Robert Donaldson, an Alexandria merchant, in 1785 was selling imported goods from the West Indies (Va. Journal, 30 June 1785). In the 1790s he was a partner in the firm of Hartshorne & Donaldson.
Saturday 20th. Thermometer at 44 in the Morning—48 at Noon & 46 at Night. Wind at No. Et. with a continued rain since it began yesterday afternoon.
No out doors work done this day.
Sunday 21st. Thermometer at 46 in the Morning—50 at Noon and 50 at Night. Wind at No. Et. till the afternoon then No.—Cloudy all day with some rain—at home alone.
Monday 22d. Thermometer 46 in the Morning—58 at Noon and 56 at Night. Clear and exceedingly pleasant all day—with the Wind Northerly in the Morning and Southerly in the evening.
Went up to a meeting of the Potk. Company at George Town. Called at Muddy hole Plantation in my way. Did the business which called the Comy. together. Dined at Shuters Tavern, and returned as far as Abingdon at Night.
Whilst at Muddy hole, finding that the Barrel continued to scatter the Wheat, and not having time to try new expedients to alter it; the Season for sowing this grain being far advanced; I directed that it should proceed as it was.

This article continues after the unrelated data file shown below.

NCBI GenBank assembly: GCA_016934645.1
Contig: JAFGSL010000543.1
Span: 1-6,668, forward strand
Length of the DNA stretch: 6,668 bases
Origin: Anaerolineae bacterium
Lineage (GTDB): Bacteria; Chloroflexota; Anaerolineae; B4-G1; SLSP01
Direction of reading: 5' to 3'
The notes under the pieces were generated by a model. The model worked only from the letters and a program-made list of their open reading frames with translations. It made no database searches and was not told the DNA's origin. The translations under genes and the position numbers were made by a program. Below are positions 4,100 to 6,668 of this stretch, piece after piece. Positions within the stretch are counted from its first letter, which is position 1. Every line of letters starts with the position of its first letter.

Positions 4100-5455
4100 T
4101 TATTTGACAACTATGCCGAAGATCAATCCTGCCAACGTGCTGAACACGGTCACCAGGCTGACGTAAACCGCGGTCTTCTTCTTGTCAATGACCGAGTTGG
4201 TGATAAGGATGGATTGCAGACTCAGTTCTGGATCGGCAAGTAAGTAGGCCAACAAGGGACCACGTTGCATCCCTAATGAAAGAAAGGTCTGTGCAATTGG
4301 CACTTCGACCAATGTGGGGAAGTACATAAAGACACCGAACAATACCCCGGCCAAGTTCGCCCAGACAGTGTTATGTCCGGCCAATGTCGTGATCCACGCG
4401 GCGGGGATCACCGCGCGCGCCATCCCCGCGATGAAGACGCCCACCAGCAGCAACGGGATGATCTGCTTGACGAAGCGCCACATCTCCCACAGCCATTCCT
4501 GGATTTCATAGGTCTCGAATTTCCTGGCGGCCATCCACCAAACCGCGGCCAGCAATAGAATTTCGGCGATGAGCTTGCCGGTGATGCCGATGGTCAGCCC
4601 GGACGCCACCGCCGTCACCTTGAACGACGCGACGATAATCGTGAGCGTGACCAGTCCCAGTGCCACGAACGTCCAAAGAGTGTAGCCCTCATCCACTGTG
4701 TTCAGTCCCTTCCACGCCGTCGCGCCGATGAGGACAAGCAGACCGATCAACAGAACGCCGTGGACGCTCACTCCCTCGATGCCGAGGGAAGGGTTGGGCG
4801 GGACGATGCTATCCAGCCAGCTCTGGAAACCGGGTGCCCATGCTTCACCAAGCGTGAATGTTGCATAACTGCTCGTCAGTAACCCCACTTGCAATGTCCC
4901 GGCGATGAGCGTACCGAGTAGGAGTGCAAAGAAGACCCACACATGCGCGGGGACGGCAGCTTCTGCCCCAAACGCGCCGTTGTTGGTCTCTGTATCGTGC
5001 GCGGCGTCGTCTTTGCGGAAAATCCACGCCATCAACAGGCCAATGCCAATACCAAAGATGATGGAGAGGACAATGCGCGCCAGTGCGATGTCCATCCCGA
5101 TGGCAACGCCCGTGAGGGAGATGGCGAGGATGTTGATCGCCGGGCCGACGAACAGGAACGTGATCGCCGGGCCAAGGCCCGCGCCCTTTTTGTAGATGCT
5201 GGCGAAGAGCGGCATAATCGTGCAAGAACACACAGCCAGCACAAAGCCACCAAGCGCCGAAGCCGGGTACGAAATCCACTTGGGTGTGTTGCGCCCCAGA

Tuesday 23d. Thermometer at 46 in the Morning—66 at Noon and 58 at Night—Weather calm & clear.
After a very early break fast at Abigdon I arrived at Muddy hole Plantation by 8 oclock and took the Bands off the Barrel that the grain might drop without interruption from the holes therein.
Went round by Dogue run, Frenchs and the Ferry Plantation.
At the first getting out Wheat.
At the 2d. (Frenchs) securing Pease and
At the Ferry Treading out Oats.
Wednesday 24th. Thermometer at 43 in the Morning—62 at Noon and 61 at Night. Morning Foggy but clear afterwards with the Wind at So. Wt. & South.
Rid to all the Plantations. In the Neck found that the Sowing of the orchard Inclosure with Wheat had been compleated on Monday last and that such parts thereof as have not been already enumerated, had been sown with Wheat alone. The Orchard part had received the workings already mentioned as also the part which was sown with the winter Vetches. The Part which had been sown with Wheat & clover, as already mentioned had been plowed & cross plowed—the Wheat then harrowed in, after which the clover seed was Sown over which a bush passed to scratch in the Seed and level the grd. That part which had Wheat alone had also been plowed—crossed plowed—& the Wheat harrowed in.